Note that the upmarket Genki which sits a level up from the Maxx in the Mazda2 hatchback isn't offered as a sedan; an apparently surprising decision that may, in our opinion, be reversed later.

Under the skin things are virtually identical in the Mazda2 sedan and hatch. Both are offered with a choice of two 1.5-litre four-cylinder engines. Power and torque outputs are very similar in the two engines: 79kW and 139Nm in the one called standard-spec engine that's fitted to the Neo sedan, and 81kW and 141Nm in high-spec unit in the Maxx.

Basic numbers don't always tell the full story and during our initial test drives in the Adelaide region we felt the 79 kilowatt unit had enough power, but not a lot to spare. Whereas the 81kW has a sense of purpose and was much nicer to sit behind, probably due to its more complex exhaust system. The 81 engine doesn't exactly make the Mazda2 a sports machine, but its performance will suit most people.

Stylish, well priced and pleasant to drive

Six-speed manual and six-speed automatic transmissions are offered in all variants. We much preferred the manual for the control it gives you, but realise the majority of buyers will prefer the convenience of the automatic. The manual has short, easy gearshifts with a nice feel.

Mazda2 is fitted with front and side airbags for the driver and front seat passenger and curtain airbags to protect the heads of occupants in the front and rear seats. Mazda tells us the side airbags are specially tuned to provide the best protection within the relatively short occupant-to-door distances of a small car and to reduce the possibility of contact with the door.

Verdict

Stylish, well priced and pleasant to drive the new Mazda2 sedan looks like adding at least two to three thousand sales to the 100,000-plus that Mazda Australia looks set to score by the end of 2015.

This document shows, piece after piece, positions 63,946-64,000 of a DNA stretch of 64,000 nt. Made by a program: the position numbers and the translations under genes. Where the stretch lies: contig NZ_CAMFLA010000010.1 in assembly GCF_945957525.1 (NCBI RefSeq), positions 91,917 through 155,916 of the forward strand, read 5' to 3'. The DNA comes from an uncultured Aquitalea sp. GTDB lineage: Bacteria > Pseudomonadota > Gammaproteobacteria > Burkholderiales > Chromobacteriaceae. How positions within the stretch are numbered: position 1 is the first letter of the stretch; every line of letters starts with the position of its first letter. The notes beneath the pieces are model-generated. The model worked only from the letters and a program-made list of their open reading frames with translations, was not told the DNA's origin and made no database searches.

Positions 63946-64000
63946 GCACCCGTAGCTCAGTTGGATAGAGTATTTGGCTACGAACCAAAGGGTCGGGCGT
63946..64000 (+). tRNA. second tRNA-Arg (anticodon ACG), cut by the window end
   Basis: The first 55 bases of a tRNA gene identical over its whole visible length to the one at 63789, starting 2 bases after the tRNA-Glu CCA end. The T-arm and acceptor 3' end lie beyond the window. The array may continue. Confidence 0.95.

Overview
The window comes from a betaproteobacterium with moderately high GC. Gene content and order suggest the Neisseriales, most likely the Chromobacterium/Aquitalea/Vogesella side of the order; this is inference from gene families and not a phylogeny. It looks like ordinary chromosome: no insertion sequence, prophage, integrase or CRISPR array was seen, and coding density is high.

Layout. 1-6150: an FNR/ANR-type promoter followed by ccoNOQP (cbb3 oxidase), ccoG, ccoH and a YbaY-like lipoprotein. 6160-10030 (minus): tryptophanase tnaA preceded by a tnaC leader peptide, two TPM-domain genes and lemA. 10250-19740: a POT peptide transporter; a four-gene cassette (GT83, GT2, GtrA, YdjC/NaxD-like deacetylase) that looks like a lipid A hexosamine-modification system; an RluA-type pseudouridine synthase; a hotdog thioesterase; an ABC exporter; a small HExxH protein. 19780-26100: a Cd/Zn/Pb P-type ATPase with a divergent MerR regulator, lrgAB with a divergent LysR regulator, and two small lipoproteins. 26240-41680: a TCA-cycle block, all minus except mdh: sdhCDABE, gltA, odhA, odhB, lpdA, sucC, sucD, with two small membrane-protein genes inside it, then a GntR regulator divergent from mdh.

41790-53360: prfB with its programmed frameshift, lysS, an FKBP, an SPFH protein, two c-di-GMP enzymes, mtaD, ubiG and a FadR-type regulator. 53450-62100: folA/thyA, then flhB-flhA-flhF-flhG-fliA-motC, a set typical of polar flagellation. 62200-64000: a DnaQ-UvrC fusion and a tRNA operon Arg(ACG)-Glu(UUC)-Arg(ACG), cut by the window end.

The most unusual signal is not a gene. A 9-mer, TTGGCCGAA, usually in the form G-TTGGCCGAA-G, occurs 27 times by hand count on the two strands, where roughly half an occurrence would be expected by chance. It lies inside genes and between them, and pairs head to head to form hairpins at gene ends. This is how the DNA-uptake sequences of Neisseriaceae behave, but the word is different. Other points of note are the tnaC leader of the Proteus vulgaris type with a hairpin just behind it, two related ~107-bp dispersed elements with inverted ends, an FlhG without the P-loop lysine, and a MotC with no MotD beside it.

Pricing guides

$15,978
Based on 181 cars listed for sale in the last 6 months
Lowest Price
$8,500
Highest Price
$21,999

Range and Specs

VehicleSpecsPrice*
Genki 1.5L, ULP, 6 SP MAN $8,900 – 13,420 2015 Mazda 2 2015 Genki Pricing and Specs
Maxx 1.5L, ULP, 6 SP AUTO $8,800 – 13,200 2015 Mazda 2 2015 Maxx Pricing and Specs
Neo 1.5L, ULP, 6 SP MAN $7,600 – 11,770 2015 Mazda 2 2015 Neo Pricing and Specs
Maxx 1.5L, ULP, 6 SP MAN $8,000 – 12,320 2015 Mazda 2 2015 Maxx Pricing and Specs
EXPERT RATING
8
Pricing Guide

$8,500

Lowest price, based on 183 car listings in the last 6 months

View cars for sale
Disclaimer: The pricing information shown in the editorial content (Review Prices) is to be used as a guide only and is based on information provided to Carsguide Autotrader Media Solutions Pty Ltd (Carsguide) both by third party sources and the car manufacturer at the time of publication. The Review Prices were correct at the time of publication.  Carsguide does not warrant or represent that the information is accurate, reliable, complete, current or suitable for any particular purpose. You should not use or rely upon this information without conducting an independent assessment and valuation of the vehicle.